Our reading today in Leviticus 26 and 27 concludes the Book of Leviticus. Tomorrow we will begin looking at the Book of Numbers as the Israelites prepare to travel to the Promised Land.
Chapter 26 –
This chapter discusses the laws of obedience and disobedience. It is a chapter on obedience and disobedience to the laws of Moses similar in form to the ancient treaties between kings and their subjects found in the land of Israel.
What blessings would God provide in return for faithfulness?
- Abundant rain,
- A rich harvest,
- Protection form their enemies
The land would be fruitful, in fact, the people would have to clean out the uneaten portions to make room for the new.
But how different the life would be if Israel rejected the Lord and His covenant? In that case God would rain down curses on Israel – literally reversing the blessings God had laid out for obedience.
The curses of disobedience also fell on the land. God warned that He would make the sky like iron (the) land like bronze. That is a picture of drought and famine so severe the people’s efforts to raise crops would be useless. Continued disobedience would bring a sword against Israel, to execute the vengeance of the covenant.
Yet continual rejection would bring worse judgement on the people. When God’s patience finally ran out He would send enemies against them, conditions would be so desperate in the coming siege that the people would resort to cannibalism.
Chapter 27 –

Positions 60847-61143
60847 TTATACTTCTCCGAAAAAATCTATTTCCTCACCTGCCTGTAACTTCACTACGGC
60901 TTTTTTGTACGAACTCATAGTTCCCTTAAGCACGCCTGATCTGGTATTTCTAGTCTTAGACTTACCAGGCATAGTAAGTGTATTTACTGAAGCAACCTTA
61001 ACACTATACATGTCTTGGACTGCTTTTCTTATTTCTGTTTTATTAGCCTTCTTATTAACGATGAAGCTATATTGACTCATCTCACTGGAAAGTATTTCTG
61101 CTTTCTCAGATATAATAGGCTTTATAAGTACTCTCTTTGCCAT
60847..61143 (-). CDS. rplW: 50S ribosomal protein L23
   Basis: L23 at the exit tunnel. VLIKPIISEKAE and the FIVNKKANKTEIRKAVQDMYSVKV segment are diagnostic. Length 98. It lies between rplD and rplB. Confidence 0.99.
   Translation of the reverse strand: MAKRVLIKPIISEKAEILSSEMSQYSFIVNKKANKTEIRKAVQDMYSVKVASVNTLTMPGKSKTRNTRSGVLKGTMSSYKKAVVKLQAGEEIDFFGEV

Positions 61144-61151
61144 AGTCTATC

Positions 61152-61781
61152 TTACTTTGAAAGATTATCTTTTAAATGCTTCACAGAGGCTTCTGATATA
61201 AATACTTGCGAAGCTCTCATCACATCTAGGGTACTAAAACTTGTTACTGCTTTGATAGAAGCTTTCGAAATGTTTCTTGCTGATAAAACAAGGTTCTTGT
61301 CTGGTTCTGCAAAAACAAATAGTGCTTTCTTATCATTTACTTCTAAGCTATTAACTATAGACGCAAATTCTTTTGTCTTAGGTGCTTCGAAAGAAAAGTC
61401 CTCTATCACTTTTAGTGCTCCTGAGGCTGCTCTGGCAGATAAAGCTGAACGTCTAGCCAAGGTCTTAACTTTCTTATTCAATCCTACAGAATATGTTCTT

It makes sense that a book that begins with the Israelites making sacrifices to conclude with offerings and vows that they were under no obligation to make, but which God took seriously.
There were vows made and payments outlined in the concluding verses in chapter 27. Animals could be used to pay a vow, but they had to be redeemed if a person were to withdraw them from being used as a sacrifice.
Property could also be used to make a vow, but there were various rules here and it was more complicated. No firstborn animals could be redeemed because they belong to the Lord.
Leviticus ends with the instructions for giving the tithe. Vows were voluntary, but the tithe was required. Every tenth of the land’s produce…belongs to the Lord…because it is holy.
One reason for requiring the tithe was this is the way the temple was funded. But the tithe was also a reminder to the Israelites, and us today even though we might earn our salaries we are not the originators of the our blessings.